Legislative Panel Probing Bridgegate on Hold for Now

TRENTON (AP) -

The New Jersey legislative committee looking into the George Washington Bridge jams will continue its holding pattern — for now.

The panel’s investigation has been on pause awaiting the U.S. attorney’s investigation into the matter.

State Sen. Loretta Weinberg said Monday that she and fellow co-chair John Wisniewski plan to meet with each other and the Democrat-controlled leadership about what steps the committee should take next. But those meetings haven’t been scheduled.

Wisniewski said Monday the aim of the committee was to prevent another such scandal.

“The committee’s job is legislative not prosecutorial,” Wisniewski said. “The committee’s job is to understand the mechanics of how this caper could have taken place under everyone’s nose and inconvenienced an entire community for almost an entire week.”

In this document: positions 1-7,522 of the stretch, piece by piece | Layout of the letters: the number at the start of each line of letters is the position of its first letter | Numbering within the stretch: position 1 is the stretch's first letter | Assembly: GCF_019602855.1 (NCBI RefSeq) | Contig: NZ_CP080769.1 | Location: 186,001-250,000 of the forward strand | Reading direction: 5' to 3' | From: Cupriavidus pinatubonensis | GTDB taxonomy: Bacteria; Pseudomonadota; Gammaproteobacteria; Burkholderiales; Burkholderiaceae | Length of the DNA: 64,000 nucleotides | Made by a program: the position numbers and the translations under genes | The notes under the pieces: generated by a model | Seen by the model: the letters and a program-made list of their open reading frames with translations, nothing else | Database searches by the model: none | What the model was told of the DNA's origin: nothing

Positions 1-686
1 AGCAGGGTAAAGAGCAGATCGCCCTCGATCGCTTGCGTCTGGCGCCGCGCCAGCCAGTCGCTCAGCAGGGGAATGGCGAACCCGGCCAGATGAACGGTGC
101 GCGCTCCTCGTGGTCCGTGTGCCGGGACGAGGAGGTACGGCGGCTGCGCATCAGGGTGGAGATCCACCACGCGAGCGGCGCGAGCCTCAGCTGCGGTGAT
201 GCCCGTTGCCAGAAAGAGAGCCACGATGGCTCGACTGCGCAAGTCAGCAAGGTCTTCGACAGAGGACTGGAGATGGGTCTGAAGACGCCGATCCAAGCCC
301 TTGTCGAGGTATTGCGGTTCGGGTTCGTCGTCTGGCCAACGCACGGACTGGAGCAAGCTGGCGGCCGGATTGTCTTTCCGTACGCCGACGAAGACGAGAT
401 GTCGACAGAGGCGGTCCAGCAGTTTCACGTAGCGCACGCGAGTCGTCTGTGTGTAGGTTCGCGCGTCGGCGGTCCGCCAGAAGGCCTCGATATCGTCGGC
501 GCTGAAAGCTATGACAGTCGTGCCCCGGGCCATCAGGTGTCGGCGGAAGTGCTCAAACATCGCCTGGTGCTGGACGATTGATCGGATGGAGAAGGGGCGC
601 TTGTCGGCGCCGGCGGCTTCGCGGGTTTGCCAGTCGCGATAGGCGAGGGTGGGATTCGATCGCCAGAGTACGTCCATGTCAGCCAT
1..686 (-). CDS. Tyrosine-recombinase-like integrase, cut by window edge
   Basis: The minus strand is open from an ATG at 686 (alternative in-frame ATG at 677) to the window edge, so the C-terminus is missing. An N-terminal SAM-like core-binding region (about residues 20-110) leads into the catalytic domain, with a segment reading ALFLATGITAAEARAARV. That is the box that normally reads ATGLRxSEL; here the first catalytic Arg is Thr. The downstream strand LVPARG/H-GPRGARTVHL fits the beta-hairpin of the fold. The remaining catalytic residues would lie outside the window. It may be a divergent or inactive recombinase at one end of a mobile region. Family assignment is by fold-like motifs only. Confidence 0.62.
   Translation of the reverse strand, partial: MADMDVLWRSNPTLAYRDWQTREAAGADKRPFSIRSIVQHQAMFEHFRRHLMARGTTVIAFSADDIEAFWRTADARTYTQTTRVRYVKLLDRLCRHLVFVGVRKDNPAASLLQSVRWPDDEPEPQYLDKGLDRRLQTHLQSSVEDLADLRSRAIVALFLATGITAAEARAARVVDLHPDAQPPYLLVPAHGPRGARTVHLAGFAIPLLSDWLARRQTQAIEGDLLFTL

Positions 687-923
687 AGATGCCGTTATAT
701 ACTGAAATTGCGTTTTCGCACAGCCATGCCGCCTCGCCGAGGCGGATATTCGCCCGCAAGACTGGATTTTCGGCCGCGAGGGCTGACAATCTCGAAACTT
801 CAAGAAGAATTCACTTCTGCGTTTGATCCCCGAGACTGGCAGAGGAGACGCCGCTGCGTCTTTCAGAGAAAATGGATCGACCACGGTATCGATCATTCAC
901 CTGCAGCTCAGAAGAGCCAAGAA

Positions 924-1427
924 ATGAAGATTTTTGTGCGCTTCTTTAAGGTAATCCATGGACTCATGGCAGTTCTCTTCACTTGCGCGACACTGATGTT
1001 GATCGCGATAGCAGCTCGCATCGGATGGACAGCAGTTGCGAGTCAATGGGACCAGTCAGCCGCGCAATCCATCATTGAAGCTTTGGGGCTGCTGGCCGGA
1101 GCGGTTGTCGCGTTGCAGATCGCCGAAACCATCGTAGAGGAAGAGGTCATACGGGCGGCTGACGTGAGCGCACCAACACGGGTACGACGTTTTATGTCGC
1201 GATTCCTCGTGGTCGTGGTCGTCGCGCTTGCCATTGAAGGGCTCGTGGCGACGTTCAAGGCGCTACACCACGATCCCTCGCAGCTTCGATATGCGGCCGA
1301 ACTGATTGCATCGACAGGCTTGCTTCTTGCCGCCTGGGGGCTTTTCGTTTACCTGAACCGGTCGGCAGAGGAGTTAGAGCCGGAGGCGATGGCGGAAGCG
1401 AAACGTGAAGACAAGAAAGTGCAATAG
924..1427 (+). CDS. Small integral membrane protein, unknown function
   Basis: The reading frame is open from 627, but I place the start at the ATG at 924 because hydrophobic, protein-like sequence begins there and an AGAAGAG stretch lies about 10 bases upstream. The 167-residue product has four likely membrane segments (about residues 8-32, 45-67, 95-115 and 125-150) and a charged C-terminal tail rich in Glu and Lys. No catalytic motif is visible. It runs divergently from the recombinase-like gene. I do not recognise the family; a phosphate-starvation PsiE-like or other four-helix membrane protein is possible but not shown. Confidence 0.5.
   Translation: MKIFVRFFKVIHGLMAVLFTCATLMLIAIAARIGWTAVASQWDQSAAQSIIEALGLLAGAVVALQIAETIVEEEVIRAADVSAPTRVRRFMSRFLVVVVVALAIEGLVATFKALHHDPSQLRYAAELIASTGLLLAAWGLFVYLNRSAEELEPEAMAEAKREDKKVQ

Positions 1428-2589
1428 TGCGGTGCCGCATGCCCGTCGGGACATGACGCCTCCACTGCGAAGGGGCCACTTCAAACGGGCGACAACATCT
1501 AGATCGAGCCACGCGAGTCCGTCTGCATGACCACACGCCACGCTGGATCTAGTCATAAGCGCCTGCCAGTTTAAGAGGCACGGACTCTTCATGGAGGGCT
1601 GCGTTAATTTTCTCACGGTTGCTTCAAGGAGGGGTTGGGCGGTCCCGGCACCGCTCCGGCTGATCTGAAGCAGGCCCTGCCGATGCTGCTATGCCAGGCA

On Monday, former Port Authority official Bill Baroni and Bridget Kelly, former deputy chief of staff to Gov. Chris Christie, pleaded not guilty to charges they orchestrated the closures for political reasons. Former Port Authority official David Wildstein pleaded guilty on Friday.

The committee held off subpoenaing witnesses because they did not want to interfere with U.S. Attorney Paul Fishman’s federal investigation.

The Democrat-led committee’s legal fees have been more than $1 million. All told, the investigation has run more than $10 million.

Asked whether the sometimes political nature of the investigation affects its success, Republican Assemblyman Michael Carroll said no.

“It’s always going to be political,” he said. “Just because it’s political and just because it’s partisan doesn’t mean it’s not necessary. To my view, we’re the Legislature; we’re not some lapdog.”